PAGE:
Mexican trucks enter U.S. under threat from NAFTA tribunal (court) that trumps U.S courts

San Antonio Free Trade Alliance claims credit for cross-border trucking program. See their press release below:

San Antonio Free Trade Alliance Lauds Opening of Border for Cross-Border Pilot Program

The U.S. Department of Transportation (DOT) today officially announced the U.S. border is now open to Mexican domiciled trucks participating in the cross-border trucking pilot program.

Free Trade Alliance San Antonio lauds the DOT and their counterpart in Mexico, the Secretaría de Comunicaciones y Transportes (SCT) for moving forward and implementing this program. In 2006, the Alliance, together with the Mexican Foreign Trade Council (COMCE) and with the support of Port San Antonio, initially proposed the pilot program to the DOT as a way to demonstrate how cross-border trucking can move cargo safely and efficiently back and forth between Mexico and the U.S.

The current drayage system of transferring goods from the truck of one country to that of the other, is currently estimated to cost consumers $400 million each year. Companies will further benefit by allowing them to improve just-in-time deliveries, reduce safety stocks and better respond to consumer demand. Consumers and companies on both sides of the border will benefit from this program and make our region more competitive in a global market.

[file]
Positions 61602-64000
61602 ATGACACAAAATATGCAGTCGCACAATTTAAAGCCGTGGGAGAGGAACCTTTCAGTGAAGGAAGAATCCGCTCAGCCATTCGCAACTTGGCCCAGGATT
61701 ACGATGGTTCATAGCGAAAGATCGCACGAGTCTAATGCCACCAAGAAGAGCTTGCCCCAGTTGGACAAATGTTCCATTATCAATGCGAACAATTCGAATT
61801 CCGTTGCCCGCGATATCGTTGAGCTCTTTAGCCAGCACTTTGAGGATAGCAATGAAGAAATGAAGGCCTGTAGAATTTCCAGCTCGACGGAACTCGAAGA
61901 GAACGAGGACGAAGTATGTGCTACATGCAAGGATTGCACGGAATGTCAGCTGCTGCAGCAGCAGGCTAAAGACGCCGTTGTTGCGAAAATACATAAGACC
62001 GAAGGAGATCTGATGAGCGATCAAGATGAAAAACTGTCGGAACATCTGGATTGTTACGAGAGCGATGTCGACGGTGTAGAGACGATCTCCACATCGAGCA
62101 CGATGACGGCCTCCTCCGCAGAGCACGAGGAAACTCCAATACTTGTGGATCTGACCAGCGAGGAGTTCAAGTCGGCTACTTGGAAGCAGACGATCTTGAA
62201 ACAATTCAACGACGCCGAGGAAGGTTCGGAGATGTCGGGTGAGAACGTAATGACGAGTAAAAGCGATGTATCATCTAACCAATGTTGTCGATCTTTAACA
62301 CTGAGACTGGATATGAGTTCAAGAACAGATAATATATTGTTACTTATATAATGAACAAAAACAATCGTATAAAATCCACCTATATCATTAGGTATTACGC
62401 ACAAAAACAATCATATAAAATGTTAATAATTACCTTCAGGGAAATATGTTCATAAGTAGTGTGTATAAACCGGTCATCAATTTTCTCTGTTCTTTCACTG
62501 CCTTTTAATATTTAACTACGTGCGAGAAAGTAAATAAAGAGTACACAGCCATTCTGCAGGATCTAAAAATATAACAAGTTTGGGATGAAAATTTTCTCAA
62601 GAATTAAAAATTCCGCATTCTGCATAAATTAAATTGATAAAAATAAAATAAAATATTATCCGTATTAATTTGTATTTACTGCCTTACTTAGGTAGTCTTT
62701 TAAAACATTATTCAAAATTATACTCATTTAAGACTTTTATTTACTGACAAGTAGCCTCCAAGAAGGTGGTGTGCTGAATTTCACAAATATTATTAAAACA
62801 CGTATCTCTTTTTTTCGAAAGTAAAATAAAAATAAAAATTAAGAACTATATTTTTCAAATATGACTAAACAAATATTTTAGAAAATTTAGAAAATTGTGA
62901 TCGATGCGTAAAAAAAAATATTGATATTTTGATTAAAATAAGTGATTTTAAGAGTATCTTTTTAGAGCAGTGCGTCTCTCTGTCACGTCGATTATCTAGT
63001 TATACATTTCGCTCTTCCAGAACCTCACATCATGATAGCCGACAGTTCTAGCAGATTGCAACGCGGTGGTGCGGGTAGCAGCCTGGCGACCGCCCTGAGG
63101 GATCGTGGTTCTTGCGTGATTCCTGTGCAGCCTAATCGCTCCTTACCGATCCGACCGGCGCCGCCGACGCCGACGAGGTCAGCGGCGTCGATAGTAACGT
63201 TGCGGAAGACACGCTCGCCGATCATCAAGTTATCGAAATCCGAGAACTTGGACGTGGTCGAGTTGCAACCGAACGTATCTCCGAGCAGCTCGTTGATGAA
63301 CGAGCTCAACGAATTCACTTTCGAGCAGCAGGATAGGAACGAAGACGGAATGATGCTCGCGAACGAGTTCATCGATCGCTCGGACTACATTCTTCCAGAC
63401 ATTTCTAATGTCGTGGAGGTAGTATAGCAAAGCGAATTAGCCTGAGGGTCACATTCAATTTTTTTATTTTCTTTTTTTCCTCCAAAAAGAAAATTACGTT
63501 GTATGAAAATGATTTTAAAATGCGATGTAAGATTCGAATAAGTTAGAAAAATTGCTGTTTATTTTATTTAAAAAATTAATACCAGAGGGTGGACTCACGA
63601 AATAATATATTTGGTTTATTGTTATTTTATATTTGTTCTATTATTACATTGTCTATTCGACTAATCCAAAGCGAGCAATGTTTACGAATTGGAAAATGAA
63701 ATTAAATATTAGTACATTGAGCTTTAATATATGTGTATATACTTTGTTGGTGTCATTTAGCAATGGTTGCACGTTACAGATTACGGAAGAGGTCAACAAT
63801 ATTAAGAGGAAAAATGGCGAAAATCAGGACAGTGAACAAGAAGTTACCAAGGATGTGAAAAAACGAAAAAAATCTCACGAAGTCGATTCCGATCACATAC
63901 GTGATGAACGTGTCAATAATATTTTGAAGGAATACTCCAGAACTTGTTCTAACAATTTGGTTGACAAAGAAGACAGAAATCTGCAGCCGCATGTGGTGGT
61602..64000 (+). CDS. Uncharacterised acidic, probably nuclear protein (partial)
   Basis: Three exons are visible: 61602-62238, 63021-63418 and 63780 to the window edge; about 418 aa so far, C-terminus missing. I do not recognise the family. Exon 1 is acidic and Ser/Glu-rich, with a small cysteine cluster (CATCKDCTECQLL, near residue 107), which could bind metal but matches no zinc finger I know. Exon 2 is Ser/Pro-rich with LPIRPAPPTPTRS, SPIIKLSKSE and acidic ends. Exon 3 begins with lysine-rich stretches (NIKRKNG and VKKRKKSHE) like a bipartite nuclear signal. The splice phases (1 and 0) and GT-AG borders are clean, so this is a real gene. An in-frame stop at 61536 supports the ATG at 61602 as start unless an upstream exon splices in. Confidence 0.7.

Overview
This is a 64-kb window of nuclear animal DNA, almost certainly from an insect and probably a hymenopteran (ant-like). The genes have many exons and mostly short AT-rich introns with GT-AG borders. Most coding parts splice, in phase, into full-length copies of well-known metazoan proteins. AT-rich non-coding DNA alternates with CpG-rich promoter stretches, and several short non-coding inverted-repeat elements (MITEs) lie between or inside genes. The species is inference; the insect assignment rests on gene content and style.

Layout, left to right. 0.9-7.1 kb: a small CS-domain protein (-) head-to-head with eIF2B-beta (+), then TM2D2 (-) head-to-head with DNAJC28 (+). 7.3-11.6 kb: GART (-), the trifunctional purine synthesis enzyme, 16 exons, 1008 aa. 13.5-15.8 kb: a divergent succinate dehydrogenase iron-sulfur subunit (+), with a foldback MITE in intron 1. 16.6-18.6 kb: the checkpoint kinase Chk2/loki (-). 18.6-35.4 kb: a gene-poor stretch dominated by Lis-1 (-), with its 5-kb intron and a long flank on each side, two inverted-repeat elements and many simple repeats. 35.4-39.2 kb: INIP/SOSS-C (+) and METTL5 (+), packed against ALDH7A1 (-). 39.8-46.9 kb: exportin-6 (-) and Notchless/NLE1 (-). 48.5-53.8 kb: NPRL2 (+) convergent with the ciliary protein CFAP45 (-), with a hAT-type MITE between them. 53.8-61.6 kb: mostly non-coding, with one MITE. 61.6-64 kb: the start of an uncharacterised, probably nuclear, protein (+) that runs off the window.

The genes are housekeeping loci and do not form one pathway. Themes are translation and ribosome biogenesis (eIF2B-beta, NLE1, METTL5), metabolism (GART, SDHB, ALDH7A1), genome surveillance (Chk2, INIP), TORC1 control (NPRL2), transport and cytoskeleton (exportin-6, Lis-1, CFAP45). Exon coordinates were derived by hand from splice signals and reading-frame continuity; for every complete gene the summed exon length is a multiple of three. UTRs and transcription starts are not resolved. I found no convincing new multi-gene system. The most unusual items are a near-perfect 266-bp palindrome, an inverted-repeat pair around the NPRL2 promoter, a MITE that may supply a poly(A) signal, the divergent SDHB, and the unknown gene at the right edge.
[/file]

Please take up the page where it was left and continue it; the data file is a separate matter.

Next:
As San Antonio is geographically positioned at the crossroads of Canada-U.S.-Mexico trade, our community is set to additionally benefit from cross-border trucking operations with Mexico, as we are able to consolidate and distribute goods throughout North America. A successful cross-border trucking pilot program will assist San Antonio in becoming a greater competitive international trade center, resulting in more jobs for our community.

The pilot program will allow up to 100 Mexican and 100 United States trucking companies to participate. Before participating, all companies must first meet rigorous U.S. safety standards and regulations. In addition, Mexican trucking companies must provide proof of insurance and drivers must be able to communicate in English.

The implementation of a cross-border trucking pilot program brings us one step closer to meeting our obligations under the North American Free Trade Agreement (NAFTA). The cross-border trucking provisions were originally scheduled to be implemented in December of 1995 under the terms of NAFTA. However, due to a variety of political and legal delays they have not been implemented until now.

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